Flipping Through Life

Following the downtown field house to the back of the building, the Eyas gymnastics club can be found. A gymnastics club where two brothers, Sam ‘18 and Max Piper ‘18, have been practicing gymnastics for the past nine years. Sam, a pommel horse specialist, usually practices his flairs or spindles on the Pommel Horse, while Max, an all around competitor, practices double fronts on Vault among other things. Their hard work and determination has, in return, presented them many rewards and opportunities to compete in prestigious meets like State, Regionals, and Nationals.

Starting at the age of six, Sam has found lots of success in his gymnastics career after his mom enrolled him, and his brother, in the program to burn off excess energy that was usually demonstrated at home. Sam has placed first in pommel horse at regionals in level 7, his highest score last year was a 12.6 out of 13.8.

(left to right) Max and Sam Piper pose at their gym
(left to right) Max and Sam Piper pose at their gymnastics club

“It’s always been a challenge for me, and I like having this challenge. It’s always been both physically and mentally demanding, and my teammates have inspired me to stay,” Sam said.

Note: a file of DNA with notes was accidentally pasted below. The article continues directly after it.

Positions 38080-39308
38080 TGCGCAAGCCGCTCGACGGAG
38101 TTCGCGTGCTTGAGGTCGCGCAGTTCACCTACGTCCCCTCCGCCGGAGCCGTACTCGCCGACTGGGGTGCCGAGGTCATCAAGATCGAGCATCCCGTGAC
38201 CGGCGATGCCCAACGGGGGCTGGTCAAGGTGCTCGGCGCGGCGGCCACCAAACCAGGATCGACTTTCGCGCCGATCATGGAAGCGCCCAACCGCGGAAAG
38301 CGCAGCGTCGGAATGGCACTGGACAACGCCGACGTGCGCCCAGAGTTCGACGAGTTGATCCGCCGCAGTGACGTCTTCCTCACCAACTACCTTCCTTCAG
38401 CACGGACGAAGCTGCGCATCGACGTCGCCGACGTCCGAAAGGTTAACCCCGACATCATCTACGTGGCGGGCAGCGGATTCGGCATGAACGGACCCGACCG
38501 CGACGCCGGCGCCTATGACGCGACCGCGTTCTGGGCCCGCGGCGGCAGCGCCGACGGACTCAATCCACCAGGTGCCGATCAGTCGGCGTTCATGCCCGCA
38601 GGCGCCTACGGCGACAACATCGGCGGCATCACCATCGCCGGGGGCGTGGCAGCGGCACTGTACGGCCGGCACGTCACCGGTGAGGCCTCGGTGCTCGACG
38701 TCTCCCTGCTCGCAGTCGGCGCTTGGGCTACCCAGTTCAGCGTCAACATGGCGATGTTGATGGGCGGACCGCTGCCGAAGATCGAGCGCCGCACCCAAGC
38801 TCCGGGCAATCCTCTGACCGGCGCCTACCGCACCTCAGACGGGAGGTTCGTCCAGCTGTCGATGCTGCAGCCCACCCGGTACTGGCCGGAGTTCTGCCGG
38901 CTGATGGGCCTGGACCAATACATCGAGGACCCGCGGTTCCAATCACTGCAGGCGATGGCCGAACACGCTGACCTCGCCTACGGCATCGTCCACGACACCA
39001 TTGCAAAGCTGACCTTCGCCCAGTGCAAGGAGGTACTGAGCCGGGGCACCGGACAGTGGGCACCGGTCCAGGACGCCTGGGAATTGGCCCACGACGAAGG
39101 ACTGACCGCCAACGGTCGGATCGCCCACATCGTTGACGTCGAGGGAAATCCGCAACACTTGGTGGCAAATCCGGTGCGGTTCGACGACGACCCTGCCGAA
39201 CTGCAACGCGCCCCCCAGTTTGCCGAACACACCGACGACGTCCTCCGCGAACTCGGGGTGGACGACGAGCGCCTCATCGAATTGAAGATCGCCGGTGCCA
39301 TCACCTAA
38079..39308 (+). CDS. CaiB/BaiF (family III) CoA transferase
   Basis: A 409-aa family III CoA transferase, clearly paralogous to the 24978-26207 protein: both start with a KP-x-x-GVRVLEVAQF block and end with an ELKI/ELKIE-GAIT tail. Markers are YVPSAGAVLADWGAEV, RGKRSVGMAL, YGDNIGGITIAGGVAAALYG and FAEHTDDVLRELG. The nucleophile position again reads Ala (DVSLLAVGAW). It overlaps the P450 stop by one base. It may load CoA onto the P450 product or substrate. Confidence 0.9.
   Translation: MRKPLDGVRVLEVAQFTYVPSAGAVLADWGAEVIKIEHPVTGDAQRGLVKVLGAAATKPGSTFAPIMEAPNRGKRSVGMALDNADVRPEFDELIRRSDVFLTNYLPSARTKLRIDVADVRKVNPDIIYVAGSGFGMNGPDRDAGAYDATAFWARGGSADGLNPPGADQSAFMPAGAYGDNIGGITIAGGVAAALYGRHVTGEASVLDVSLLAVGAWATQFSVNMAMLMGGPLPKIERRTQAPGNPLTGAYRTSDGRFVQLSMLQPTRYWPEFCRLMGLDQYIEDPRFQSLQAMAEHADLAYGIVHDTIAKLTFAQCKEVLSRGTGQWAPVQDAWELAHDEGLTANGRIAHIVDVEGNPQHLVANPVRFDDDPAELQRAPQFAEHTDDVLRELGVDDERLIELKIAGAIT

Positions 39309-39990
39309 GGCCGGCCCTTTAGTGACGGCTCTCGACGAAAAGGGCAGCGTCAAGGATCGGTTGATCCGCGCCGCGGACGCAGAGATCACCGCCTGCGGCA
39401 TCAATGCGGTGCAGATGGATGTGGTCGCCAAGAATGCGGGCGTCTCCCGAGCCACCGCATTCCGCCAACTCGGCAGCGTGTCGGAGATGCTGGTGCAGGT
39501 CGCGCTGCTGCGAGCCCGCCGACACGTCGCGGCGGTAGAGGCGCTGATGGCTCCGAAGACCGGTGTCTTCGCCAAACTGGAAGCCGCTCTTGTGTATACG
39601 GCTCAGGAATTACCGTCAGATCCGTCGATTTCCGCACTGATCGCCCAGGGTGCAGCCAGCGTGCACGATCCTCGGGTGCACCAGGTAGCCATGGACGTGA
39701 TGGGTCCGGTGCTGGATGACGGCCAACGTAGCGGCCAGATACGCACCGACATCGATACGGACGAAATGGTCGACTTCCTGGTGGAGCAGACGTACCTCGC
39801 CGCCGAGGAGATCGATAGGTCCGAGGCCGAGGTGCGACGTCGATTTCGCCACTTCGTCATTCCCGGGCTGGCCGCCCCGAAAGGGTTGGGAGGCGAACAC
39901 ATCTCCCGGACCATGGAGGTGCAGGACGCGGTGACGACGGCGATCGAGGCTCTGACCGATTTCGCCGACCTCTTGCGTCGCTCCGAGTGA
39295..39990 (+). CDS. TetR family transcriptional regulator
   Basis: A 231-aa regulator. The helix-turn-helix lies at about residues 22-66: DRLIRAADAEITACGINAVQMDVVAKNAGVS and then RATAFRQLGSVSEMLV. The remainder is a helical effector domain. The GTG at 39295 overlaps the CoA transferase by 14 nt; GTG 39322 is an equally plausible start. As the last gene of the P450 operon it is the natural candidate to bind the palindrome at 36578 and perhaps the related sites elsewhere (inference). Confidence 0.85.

Despite loving the sport, Sam has occasional worries about competing, which can include anything from the sensation of flipping through the air, to anxiety about impressing the judges. Falling is what scares Sam the most—not only for the pain of landing, but also the impact it will have on his score.

“It’s not only physically demanding, but there’s also this insane fear factor, for example high bar, or pommel horse, it’s just crazy what we do,” Sam said.

Much like his twin, Max Piper has placed highly in his career, placing first in regionals twice in a row on vault, and achieving a score of 12.4 out of a starting score of 12.7. His highest score last year was a 13.6 out of 14.4 on floor. Unfortunately, his sport took second priority when Sam’s fear of landing became Max’s reality. While at a gymnastics camp in Ohio, Max severely broke his foot landing a new skill on his favorite event, vault.

“When I found out that I broke my foot, I was shocked. At the time I didn’t expect it to be as severe as it was,” Max said.

Max was in a wheelchair for three weeks with a long leg cast for two weeks and a short for six weeks. When Max finally got off his cast, he lost 40 pounds of leg muscle through atrophy. Max had to quickly get back in shape before the season began.

“I competed, of course. Watered down routines obviously, and a lot of pain meds, but I did it,” Max said

Max and Sam are competing at the Field House in February at the IBI meet. They both hope to get to Nationals and have a better season than any previous.

“After I was informed of my broken foot, I think one of the first questions I asked was ‘when can I get back in the gym?’” Max Piper said.